If it’s broke, fix it!

I’m struggling with my NaNo word count. I’m way behind, and see no breakthroughs ahead that will bring me up to speed.

I hate this book.

I love the plot idea and the small bits of events I have planned. But there’s nothing tying them together . . . I need more subplots and segues. I’m just jumping from scene to scene. The characters are flat (the nice guys are just NICE and the bad guys are just SLEAZY). They’re all one dimensional.

I started writing novels in 1994. I never outlined, I didn’t plot . . . I did do some extensive character development, however. But I started writing with one goal: to get A and B together, or A to meet B – there was always an end result in mind. In the process, my characters spoke to me. They went places I never expected. Yes, I edited a lot. I cut hundreds of pages from the final stories. But I could also crank out as many as 50 pages in a day. I was driven.

But my writing has taken a turn. I’ve since taught high school English and become a grammar-nazi. God forbid I should misplace a comma. And in the evolution of all this, I’ve lost my emotion. My heart. My guts. Like the talented violin player who is technically gifted, but her playing has no heart, neither does my writing have any heart.

And that is heart-breaking to me. It makes me want to quit. To give up this dream of writing books I’ve had since first grade.

I complained to my daughter-in-law about this problem last night—how I used to be able to write by the seat of my pants and miracles happened. The one book I tried to plot took me ten years to write. The other four took just a few weeks each.

She said,

“You’ve changed. You’re not the same person you were 18 years ago. So you need to change how you write.”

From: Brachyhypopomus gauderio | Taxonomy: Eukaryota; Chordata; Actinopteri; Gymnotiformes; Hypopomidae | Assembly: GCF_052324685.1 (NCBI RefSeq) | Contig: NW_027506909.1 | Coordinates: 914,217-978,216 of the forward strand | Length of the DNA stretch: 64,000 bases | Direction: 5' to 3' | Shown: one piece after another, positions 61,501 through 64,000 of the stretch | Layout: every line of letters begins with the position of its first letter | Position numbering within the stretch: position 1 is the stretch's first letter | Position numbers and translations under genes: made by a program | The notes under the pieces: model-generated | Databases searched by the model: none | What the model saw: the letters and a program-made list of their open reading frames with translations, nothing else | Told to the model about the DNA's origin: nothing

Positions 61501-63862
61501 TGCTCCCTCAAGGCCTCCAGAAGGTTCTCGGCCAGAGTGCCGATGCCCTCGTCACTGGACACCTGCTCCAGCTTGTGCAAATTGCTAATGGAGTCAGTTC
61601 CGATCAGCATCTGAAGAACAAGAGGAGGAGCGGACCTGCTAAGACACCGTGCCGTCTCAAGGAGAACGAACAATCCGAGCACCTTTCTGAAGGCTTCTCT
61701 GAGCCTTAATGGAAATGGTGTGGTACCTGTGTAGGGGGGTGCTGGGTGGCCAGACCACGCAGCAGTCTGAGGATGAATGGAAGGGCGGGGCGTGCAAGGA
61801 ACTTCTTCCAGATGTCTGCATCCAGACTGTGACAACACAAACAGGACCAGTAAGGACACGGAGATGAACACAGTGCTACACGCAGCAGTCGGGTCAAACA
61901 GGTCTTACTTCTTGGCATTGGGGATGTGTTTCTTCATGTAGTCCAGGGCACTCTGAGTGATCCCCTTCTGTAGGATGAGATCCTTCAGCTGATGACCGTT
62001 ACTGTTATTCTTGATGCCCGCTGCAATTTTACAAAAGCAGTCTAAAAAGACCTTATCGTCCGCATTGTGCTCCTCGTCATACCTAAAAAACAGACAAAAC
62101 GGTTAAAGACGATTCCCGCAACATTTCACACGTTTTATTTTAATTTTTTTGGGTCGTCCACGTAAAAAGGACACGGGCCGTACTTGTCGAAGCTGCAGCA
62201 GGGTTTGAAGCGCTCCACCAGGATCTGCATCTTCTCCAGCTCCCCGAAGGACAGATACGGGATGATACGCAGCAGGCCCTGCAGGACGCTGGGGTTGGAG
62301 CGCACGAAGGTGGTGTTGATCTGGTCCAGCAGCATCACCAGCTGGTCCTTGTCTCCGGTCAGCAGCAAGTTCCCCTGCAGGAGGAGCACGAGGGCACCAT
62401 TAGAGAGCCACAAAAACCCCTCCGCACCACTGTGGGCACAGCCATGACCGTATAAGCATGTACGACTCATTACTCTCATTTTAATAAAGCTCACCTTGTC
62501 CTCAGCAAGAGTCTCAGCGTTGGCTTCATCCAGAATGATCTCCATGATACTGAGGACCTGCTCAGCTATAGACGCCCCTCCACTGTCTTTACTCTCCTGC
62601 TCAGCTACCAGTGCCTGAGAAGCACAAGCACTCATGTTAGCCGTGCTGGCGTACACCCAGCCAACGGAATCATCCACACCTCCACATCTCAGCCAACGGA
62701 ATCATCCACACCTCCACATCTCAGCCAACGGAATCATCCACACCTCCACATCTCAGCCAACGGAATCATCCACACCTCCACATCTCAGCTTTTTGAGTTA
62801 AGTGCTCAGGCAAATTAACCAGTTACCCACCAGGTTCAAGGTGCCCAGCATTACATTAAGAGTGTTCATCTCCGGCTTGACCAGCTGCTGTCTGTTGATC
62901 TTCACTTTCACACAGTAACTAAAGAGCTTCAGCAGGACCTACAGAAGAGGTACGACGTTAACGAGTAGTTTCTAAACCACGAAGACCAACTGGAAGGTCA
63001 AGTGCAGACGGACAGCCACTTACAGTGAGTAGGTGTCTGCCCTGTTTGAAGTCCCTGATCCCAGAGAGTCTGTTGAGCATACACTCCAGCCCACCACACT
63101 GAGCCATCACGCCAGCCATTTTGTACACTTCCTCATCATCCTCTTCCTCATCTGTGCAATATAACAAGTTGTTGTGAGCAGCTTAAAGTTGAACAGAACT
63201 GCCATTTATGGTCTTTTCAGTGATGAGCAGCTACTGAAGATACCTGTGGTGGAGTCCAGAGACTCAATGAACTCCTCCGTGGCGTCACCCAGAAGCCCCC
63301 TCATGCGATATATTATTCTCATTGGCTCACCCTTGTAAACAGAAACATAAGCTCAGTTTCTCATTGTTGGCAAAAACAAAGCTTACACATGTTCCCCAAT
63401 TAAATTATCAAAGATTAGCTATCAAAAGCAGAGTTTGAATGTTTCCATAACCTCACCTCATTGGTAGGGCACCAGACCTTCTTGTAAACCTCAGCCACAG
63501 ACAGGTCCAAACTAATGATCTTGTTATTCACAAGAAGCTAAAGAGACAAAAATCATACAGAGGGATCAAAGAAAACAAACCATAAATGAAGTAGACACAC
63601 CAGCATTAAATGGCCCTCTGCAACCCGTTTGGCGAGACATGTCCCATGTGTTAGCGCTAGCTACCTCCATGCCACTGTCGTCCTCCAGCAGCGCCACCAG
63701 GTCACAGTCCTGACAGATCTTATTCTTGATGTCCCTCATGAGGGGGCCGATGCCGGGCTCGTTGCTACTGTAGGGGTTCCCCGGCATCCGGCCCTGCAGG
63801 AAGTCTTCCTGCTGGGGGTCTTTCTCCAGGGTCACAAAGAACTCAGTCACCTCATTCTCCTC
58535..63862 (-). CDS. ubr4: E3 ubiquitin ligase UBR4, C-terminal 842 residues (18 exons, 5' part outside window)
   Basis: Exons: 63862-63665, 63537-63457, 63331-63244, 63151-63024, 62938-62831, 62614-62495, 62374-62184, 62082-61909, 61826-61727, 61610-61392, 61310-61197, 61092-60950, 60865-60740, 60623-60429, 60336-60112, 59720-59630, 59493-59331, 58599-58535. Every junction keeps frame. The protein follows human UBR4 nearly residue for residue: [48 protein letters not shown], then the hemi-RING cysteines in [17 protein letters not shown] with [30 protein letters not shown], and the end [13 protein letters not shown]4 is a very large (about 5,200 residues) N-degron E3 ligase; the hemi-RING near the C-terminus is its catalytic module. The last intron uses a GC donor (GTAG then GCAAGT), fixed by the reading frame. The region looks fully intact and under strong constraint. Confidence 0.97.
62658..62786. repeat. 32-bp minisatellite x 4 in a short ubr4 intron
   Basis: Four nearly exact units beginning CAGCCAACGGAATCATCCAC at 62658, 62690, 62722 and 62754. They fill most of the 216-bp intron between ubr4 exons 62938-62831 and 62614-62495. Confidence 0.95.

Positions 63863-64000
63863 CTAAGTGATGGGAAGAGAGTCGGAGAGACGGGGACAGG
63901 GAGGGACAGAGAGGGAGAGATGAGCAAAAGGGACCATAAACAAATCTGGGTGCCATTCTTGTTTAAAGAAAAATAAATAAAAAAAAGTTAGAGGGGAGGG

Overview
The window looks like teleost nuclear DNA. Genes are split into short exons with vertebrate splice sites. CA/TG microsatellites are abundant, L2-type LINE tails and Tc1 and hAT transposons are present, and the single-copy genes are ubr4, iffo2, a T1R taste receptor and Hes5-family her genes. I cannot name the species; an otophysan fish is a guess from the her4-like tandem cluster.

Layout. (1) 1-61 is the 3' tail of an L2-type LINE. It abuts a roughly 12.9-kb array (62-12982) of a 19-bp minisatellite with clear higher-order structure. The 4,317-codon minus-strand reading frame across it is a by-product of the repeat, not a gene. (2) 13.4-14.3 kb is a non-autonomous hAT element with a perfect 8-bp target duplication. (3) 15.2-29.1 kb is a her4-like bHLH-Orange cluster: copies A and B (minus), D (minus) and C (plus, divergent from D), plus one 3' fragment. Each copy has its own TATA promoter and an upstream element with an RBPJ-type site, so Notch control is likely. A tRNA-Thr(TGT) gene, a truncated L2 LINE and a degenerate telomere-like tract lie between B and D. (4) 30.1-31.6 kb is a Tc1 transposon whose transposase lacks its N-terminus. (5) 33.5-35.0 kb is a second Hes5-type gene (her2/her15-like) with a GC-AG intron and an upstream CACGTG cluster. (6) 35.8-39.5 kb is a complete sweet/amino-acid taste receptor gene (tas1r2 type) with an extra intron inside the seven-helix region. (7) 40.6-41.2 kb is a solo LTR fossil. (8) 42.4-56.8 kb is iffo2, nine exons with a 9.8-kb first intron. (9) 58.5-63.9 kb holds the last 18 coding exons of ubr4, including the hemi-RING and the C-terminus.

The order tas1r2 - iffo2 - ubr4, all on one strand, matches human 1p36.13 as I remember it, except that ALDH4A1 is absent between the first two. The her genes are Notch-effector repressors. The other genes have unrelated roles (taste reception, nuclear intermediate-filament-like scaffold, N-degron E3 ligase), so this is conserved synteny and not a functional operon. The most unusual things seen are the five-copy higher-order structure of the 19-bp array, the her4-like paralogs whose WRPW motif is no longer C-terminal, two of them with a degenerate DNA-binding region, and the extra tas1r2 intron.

CARAMBA! Is this a teachable moment? An epiphany?

I need to change how I write.

I understand this is a defining moment for me and my writing. If I can embrace this notion, maybe I’ll get my writing mojo back.

And maybe I can finish NaNo this year.

Why Would You Do This?

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Why would anyone subject themselves to the torture of writing 50,000 words in 30 days? That’s approximately 6 – 7 double-spaced pages per day. Every day. For one month.

  1. If you’re not someone who enjoys writing, you wouldn’t.
  2. If you don’t have a story burning inside you that needs to be told, you wouldn’t.
  3. If you’ve never thought, “Gee, I can write better than (insert name of famous author here),” you wouldn’t.
  4. If you’ve never said, “Someday I’m going to write a novel,” you wouldn’t.

But if you’ve ever thought any of these, then you just might decide this is the year to give it a shot.

I’ve done all of those things, however, so why am I doing it? Because I feel like my writing has gone flat. My goal for NaNoWriMo is to let myself go…allow myself to put crap on the page– (because save for a few bursts of brilliance, which there will be, there will be lots of crap)– shut down my inner editor and let loose.

The “powers” of NaNo (that would be the veterans) say I’ll want to quit. Week 2 is the hardest, they claim. Don’t give up–just keep writing. That’s what I hope to do.

This will be fun. I keep telling myself that. If I make it, what a sense of accomplishment I’ll have!

Life is all about challenges. And that’s why I’m doing this.

Dog Under the Blanket

No, this post isn’t about dogs, blankets or husbands in the dog house. I just saw my beagle/basset on the back porch, wrapped up in a blanket like a celery stalk in a slice of proscuitto.

And that could be the starting line of my NaNoWriMo novel (although I hope not).

National Novel Writing Month starts in ten short days. I’ve never done this before, although many (many) years ago I pounded out 144,000 words in six weeks. But I wasn’t working then; however, I did have two children in elementary school. It speaks volumes that I was able to ignore them then better than I can ignore the accumulating housework now.

Regardless, I’m going to give this thing a shot. 50,000 words in 30 days is the goal. I have some old ideas I’ve never done anything with, and I’ve been googling for writing prompts and reading a lot to see if anything gives me that spark. All I need is a seed to plant and watch grow. And the cool thing is, I can use cliches like that and just keep on goin’ . . . because NaNoWriMo is all about getting it on the page. Just like my new t-shirt says, “Even if it’s crap, just get it on the page.”

And that’s what I’m going to do.